The Growth Commission Report: Strategies for Sustained Growth and Inclusive Development

Myron Scholes Global Markets Forum

September 26, 2008 10–11:30 a.m., Gleacher Center

The BREAD conference brings together many of the world’s leading researchers on economic development. The IGM hosted this conference in September 2008, and while these experts were in Chicago, we pulled together three of them for a public discussion of what researchers have learned about economic growth and how governments can take advantage of these lessons. Danny Leipziger, vice president for poverty reduction and economic management at the World Bank, gave an overview of the Growth Commission Report, written by high-level policy makers in concert with academic researchers. He noted that the report “reaffirms the centrality of growth as the main driver for welfare improvements,” and it highlights the advantages of international markets for poor countries.

Abhijit Banerjee, Ford Foundation Professor of International Economics at MIT, and head of MIT’s Poverty Action Lab, liked the report largely because of what it did not say. It could have listed a bunch of policies that promote free markets and stable economies, and said “let her rip,” he argued, but instead it listed many roles for active governments. Raghuram Rajan also agreed with much of the report, but pointed out that clear economic frameworks are often needed as complements to pragmatic policies. All three panelists agreed that growth should be “inclusive,” not just to spread the benefits to the poor, but also to maintain political support for high-growth policies.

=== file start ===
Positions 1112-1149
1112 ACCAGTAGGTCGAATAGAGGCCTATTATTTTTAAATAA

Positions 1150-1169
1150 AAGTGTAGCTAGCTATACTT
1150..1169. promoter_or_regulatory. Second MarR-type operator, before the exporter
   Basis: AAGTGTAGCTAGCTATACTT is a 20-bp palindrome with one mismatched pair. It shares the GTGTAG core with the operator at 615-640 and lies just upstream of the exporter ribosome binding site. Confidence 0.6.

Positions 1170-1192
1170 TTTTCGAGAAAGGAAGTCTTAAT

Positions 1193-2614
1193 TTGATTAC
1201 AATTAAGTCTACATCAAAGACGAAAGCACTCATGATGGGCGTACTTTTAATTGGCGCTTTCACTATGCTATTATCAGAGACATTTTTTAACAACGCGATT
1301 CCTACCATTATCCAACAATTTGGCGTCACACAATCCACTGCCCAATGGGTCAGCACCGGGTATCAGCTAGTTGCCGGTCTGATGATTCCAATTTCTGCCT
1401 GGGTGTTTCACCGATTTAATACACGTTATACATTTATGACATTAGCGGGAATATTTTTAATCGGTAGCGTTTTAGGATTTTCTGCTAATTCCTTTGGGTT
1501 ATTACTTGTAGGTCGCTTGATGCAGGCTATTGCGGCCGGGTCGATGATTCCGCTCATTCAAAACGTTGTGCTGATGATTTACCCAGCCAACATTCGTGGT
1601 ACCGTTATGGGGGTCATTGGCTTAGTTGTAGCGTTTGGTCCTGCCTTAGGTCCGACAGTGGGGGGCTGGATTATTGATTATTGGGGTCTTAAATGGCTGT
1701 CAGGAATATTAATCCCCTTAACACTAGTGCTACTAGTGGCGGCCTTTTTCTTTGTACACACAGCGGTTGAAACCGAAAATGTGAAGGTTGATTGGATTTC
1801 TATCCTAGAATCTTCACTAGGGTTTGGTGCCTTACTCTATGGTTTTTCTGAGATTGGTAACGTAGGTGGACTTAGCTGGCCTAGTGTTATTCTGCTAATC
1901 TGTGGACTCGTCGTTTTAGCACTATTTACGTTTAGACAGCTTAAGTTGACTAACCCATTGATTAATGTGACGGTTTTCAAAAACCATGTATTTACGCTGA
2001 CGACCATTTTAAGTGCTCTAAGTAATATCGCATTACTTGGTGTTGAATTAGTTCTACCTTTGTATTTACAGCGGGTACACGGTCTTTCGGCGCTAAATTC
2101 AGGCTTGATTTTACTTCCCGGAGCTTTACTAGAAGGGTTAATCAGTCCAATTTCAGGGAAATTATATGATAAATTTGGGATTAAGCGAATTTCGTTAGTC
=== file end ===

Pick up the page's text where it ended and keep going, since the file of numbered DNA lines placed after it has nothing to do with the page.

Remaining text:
Speaker Profiles

Abhijit Banerjee is the Ford Foundation Professor of Economics in the Department of Economics at Massachusetts Institute of Technology, the Director of the Poverty Action Lab and the past President of the Bureau for Research in Economic Analysis and Development (BREAD). He received his PhD in economics from Harvard University in 1988, and has taught at Princeton and Harvard before joining the MIT faculty in 1996. In 2001, he was the recipient of the Malcolm Adeshesiah Award, and was awarded the Mahalanobis Memorial Medal in 2000. He is a fellow of the Econometric Society and the American Academy of Arts and Sciences, and has been a Guggenheim Fellow and Alfred P. Sloan Research Fellow. His areas of research are development economics, the economics of financial markets and the macroeconomics of developing countries.

Danny M. Leipziger is vice president for Poverty Reduction and Economic Management (PREM) and head of the PREM Network of more than 700 economists and other professionals working on economic policy, lending, and analytic work for the World Bank's client countries. In this capacity he provides strategic leadership and direction to Regional PREM units as well as groups working on economic policy formulation in the area of growth and poverty, debt, trade, gender, and public sector management and governance. He is heavily involved in positioning the Bank on major economic policy issues and in managing the Bank's overall interactions on these issues with key partner institutions - including the IMF, OECD, regional development banks and the European Union. He works closely with regional vice presidents on leading edge and cross-country economic matters.